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Lifelong learning: Deakin grad celebrates second PhD at age 80

Among the beaming graduands at last week’s ceremonies at Costa Hall was 80-year-old Dr Wendy Crebbin, celebrating her second PhD.

Joining her at the ceremony were two of her four children and Alfred Deakin Professor and Chair of Surgery David Watters, her PhD supervisor and long-time collaborator.

Dr Crebbin first met Professor Watters shortly after joining the Royal Australasian College of Surgeons (RACS) in 2002 where she was Manager of Education Development and Research following a 30-year career in teacher education, plus several years as an international education consultant.

​​​​​​​Between 2011 and 2012, Wendy and Professor Watters collaborated with others to develop a model of clinical decision making that came up with a four-stage structure – Diagnosis and Management, Preparation for a Procedure, Intraoperative Decision Making, and Reflection and Review.

‘In a different piece of work we also defined the levels of competence through which trainees progress from novice to expertise.’

Wendy explains that her second PhD – entitled ‘Learning and Teaching Clinical Decision Making in Surgery’­ – takes this research a step further.

‘At the end of 2014, I was about to retire when David asked if I’d like to follow on with this research as a PhD.’

'While the first stage – Diagnosis and Management – has been researched for over 40 years, there was very little published research in the clinical environment.'

Dr Wendy Crebbin,
Deakin University

‘Through the PhD, I was able to flesh out the four stages and fill some of the knowledge gaps.

‘The key outcome is that I have been able to provide senior surgeons and other clinicians with a standardised method for assessing the skills and capabilities of junior surgeons, and guiding their progression.’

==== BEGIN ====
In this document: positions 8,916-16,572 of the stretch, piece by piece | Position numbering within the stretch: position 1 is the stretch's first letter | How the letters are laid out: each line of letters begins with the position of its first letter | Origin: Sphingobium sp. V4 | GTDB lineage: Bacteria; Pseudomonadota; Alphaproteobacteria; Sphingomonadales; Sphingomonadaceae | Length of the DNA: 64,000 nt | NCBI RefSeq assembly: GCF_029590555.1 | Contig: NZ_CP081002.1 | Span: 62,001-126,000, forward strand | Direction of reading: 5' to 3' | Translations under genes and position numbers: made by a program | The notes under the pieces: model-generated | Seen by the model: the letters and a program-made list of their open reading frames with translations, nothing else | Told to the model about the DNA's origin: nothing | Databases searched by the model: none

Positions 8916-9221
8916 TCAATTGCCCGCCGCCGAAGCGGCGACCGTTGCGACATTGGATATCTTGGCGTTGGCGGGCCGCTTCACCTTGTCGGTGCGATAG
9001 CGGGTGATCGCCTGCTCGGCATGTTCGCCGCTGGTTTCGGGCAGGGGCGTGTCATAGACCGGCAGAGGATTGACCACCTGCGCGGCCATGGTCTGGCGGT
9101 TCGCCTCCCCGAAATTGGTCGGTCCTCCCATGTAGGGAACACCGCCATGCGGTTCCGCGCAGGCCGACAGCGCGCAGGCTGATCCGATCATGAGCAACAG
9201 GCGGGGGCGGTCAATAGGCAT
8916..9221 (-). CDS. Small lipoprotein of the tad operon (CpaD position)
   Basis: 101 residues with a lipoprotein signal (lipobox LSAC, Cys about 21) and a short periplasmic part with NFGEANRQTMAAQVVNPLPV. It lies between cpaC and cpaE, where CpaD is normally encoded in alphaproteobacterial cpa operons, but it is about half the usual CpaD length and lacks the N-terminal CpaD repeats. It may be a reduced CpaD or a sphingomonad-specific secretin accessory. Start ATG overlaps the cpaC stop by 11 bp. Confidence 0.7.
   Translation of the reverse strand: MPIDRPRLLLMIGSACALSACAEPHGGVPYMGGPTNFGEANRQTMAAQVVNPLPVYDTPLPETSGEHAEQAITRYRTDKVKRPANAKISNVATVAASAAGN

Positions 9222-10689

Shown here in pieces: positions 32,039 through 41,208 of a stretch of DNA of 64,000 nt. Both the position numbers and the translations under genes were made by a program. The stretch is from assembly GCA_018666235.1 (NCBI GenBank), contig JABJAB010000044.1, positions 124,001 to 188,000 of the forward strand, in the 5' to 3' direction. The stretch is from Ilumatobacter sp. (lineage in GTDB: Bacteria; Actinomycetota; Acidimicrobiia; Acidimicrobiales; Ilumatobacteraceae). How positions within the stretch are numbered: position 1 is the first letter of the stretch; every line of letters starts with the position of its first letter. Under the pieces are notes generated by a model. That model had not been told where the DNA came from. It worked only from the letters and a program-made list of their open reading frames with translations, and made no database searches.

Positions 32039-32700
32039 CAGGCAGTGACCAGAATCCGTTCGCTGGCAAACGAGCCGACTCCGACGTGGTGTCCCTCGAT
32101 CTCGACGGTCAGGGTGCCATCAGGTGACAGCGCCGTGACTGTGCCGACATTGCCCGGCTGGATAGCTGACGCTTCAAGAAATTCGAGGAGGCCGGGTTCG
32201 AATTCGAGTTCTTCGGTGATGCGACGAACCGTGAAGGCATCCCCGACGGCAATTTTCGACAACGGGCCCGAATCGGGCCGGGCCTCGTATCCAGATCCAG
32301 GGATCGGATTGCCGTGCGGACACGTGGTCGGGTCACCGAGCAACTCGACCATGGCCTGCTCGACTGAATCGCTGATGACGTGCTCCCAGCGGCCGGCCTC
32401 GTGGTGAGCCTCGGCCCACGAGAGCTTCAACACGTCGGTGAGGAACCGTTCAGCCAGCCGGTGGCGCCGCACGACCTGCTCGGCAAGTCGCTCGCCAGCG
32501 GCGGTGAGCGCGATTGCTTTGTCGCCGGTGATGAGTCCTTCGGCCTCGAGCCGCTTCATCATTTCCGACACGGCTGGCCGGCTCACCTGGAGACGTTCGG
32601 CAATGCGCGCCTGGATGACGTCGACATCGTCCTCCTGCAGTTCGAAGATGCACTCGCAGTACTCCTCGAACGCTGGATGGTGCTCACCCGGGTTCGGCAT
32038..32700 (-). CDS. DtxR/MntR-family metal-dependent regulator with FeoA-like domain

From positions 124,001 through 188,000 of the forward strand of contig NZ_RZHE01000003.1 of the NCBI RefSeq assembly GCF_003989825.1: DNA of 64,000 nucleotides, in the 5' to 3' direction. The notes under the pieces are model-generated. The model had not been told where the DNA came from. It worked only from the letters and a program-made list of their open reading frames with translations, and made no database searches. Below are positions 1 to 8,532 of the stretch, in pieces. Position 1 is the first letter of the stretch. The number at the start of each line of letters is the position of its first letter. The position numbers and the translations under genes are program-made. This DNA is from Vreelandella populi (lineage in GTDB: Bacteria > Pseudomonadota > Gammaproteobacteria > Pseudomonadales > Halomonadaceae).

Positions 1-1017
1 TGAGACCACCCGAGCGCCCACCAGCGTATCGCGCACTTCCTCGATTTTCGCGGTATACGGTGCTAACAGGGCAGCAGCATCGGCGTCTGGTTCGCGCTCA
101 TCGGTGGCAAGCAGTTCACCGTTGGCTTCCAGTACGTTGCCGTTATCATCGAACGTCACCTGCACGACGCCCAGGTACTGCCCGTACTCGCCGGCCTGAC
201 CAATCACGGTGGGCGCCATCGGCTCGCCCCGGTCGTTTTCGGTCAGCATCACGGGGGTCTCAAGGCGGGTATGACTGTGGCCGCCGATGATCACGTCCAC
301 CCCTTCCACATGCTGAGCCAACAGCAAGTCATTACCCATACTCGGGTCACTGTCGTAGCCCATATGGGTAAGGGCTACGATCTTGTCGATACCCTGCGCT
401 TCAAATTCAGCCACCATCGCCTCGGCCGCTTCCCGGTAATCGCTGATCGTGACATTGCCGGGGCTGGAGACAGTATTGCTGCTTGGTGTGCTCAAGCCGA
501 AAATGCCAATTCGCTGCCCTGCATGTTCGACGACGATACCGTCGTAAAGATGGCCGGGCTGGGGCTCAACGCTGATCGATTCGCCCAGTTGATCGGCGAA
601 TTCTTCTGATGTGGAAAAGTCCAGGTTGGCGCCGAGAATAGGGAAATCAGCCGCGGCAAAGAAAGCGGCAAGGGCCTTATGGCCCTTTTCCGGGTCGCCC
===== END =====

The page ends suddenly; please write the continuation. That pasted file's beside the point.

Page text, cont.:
'Ultimately, it’s all about improving patient safety and surgical outcomes.'

Dr Wendy Crebbin,
Deakin University

Wendy, who also teaches in a Clinical Decision Making course at RACS, says that her strong research interest in how people learn and think was developed during her days in teacher education.

‘I’d done lots of research into how the brain develops and how schooling can be better tailored to promote learning, and this has played into both my PhD studies.

‘My first PhD, in the 1990s, looked at quality teaching in higher education and found that universities, government, teachers, and students all had different expectations of what quality teaching is.

‘In a surgical environment, senior surgeons know they need to use baby steps to develop expertise, but as one of the surgeons said to me about preparing for an operation, “no one taught me how to do this”.’

'None of them had been taught to be teachers and this fascinated me.'

Dr Wendy Crebbin,
Deakin University

Asked how she felt as she prepared to walk on to the graduation stage – again! – Wendy says she was feeling ‘very proud of myself that I got through it.’

‘You’re only allowed to do one PhD in each discipline. Having spent most of my life as a professional educator, to switch over to medicine was a big challenge.

‘Like anything, it was a bit easier the second time around! I was better able to ask questions, probe into people’s thinking, and get them thinking about their thinking.’

And what advice does she have for anyone considering a PhD?

'Just go for it. Believe in yourself. Expect that you will get writer’s blocks along the way and accept those for what they are. Talk to other people. Talk about what you’re doing as that often helps you clarify your thoughts.'

Dr Wendy Crebbin,
Deakin University

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